Timeline: Synesthesia

Apr 15, 2019

1915 saw the New York premiere of Alexander Scriabin’s Prometheus: Poem of Fire. The performance featured a new instrument of Scriabin’s invention, the clavier à lumières, a keyboard with lights. Rather than playing music or sound, this instrument emitted a different color of light based on the note pressed on the keyboard. Some say that Scriabin created this instrument to express his own synesthesia.

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Watch a modern realization of Prometheus: Poem of Fire presented by the Yale School of Music in 2010.

Synesthesia means “sensing together” and it describes the phenomenon of one our senses triggering another; such as sound and color. This isn’t something farfetched; we come across this idea every single day. The English language is filled with synesthetic idioms. Loud colors, frozen silence, bitter cold, sharp cheese, feeling blue and seeing red are just a few examples. We understand these figures of speech instantaneously without realizing that on the surface, they’re rather odd mixtures of our five senses.

In an earlier episode we talked about “qualia”, each individual’s subjective, internal experience and also the “explanatory gap” our inability to concretely describe our own experience to someone else. We used this Zen-like question to describe these ideas; how do you explain the color red to someone who was born blind?

In 1690, the English philosopher John Locke may have pointed to an answer to that question. In Locke’s “Essay on Human Understanding” he described a blind man who claimed that he understood the color scarlet, liking it to the sound of a trumpet. Is Locke referring to synesthesia, or simply using a metaphor? The line between metaphor and metaphysics blurs when we talk about this subjective experience.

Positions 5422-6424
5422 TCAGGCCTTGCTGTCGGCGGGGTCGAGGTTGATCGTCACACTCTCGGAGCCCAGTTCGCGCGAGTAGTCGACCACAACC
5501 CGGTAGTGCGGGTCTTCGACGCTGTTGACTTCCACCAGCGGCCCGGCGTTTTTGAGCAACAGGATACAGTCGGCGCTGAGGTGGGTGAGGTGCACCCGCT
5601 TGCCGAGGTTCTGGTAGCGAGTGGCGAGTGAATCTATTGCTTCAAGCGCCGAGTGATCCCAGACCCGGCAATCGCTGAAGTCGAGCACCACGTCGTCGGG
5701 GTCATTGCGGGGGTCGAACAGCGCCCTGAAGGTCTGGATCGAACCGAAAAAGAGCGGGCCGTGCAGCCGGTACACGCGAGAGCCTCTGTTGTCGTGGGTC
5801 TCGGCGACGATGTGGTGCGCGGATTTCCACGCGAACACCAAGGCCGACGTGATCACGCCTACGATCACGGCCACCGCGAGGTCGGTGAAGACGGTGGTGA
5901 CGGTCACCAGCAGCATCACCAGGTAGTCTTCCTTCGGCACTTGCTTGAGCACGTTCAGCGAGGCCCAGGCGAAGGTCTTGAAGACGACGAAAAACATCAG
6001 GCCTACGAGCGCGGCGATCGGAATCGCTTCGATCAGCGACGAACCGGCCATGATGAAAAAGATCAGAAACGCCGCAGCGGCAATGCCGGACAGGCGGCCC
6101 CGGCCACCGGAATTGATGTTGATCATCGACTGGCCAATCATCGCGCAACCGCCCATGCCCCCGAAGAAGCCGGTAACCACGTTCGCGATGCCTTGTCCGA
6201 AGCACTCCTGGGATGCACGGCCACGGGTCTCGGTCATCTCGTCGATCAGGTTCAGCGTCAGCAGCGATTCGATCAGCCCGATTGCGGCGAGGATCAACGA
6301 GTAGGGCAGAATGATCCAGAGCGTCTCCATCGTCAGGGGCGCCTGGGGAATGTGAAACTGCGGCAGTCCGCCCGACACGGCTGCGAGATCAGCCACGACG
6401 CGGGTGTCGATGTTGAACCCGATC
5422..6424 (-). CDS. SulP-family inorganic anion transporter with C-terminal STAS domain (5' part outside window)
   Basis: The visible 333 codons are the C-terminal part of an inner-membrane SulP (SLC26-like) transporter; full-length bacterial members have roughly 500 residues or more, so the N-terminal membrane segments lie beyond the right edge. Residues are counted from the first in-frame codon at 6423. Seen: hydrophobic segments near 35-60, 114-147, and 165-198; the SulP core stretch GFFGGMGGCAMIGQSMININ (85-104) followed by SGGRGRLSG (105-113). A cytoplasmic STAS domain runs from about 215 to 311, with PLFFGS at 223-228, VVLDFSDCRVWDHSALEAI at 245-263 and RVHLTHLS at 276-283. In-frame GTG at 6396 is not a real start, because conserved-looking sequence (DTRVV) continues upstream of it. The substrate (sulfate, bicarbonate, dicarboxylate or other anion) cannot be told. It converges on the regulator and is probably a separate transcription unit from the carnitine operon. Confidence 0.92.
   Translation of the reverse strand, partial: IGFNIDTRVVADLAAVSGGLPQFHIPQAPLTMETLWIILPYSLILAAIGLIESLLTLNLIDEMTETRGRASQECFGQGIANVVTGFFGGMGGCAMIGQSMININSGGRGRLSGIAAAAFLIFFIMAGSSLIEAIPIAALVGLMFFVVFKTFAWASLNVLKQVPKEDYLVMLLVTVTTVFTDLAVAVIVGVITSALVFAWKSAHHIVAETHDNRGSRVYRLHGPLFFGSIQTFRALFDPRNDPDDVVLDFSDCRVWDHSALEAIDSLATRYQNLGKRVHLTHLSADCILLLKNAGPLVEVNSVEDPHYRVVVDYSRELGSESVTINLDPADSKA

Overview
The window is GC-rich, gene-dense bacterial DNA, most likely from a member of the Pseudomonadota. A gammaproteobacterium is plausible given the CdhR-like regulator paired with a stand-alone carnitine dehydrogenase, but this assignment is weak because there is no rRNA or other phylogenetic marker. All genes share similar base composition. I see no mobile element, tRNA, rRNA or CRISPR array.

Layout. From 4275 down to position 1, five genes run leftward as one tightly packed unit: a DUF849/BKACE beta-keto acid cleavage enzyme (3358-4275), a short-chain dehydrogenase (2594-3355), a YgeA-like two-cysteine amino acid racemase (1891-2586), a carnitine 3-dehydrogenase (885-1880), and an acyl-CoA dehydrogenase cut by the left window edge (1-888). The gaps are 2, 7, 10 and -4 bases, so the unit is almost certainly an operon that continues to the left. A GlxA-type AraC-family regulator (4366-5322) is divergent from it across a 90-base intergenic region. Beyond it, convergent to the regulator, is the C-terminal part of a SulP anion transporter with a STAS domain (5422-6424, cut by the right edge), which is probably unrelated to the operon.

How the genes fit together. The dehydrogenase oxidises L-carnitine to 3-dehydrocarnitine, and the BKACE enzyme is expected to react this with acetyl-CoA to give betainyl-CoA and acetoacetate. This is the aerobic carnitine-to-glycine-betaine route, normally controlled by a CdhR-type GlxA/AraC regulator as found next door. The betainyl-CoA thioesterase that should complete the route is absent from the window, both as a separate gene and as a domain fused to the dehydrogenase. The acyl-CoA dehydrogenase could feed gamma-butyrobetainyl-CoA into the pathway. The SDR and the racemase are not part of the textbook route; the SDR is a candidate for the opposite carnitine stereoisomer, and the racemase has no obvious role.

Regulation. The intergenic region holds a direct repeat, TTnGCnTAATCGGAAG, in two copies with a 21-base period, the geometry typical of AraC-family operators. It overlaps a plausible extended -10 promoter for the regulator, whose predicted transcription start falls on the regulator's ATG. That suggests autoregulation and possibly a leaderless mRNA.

There are many different types of synesthesia; however the most often reported are grapheme-color, where a number or letter is associated with a specific color, and chromesthesia a link between sound and color, music and light. The 18th Century painter, Johann Hoffman developed a system of color harmony based on musical harmony. There seven colors in a rainbow and seven notes to a scale. In 1812, Georg Sachs published a medical dissertation in which he described his own experience of color within music. Many point to Sachs as the first documented case of synesthesia.

The true essence this phenomenon is still a matter of debate. Modern research and brain scans have shown that those who experience synesthesia do have multiple parts of the brain light up when observed. The visual processing and auditory perception locations within the brain are right next to each other. So it is possible that these two areas can cross-activate, trigger one another, leading to the experience of sound associating with color and vice-versa.

Many musicians and artists have said that they experience some form of synesthesia. Vincent Van Gogh was called insane by his piano teacher when he insisted that there was a color for every note on the piano. The artist Kandinsky reported that his paint box would often hiss with sound as he mixed colors together.

Perhaps even our favorite composers from the past experienced this connection of the senses. Beethoven called B minor the “black” key and D major the “orange” key. Franz Liszt was quoted in rehearsal telling his orchestra, “O please, gentlemen, a little bluer, if you please! This tone type requires it!” and also, “That is a deep violet, please, depend on it! Not so rose!” Olivier Messiaen said, “I see colors when I hear sounds, but I don’t see colors with my eyes. I see colors intellectually, in my head.” Ligeti wrote that, “Major chords are red or pink, minor chords are somewhere between green and brown.”

How about you? Do you experience color when you listen to music? What does this talk about synesthesia trigger in your mind? Comment below and let us know. We'd love to hear from you.

Timeline is an exploration into the development of Western music.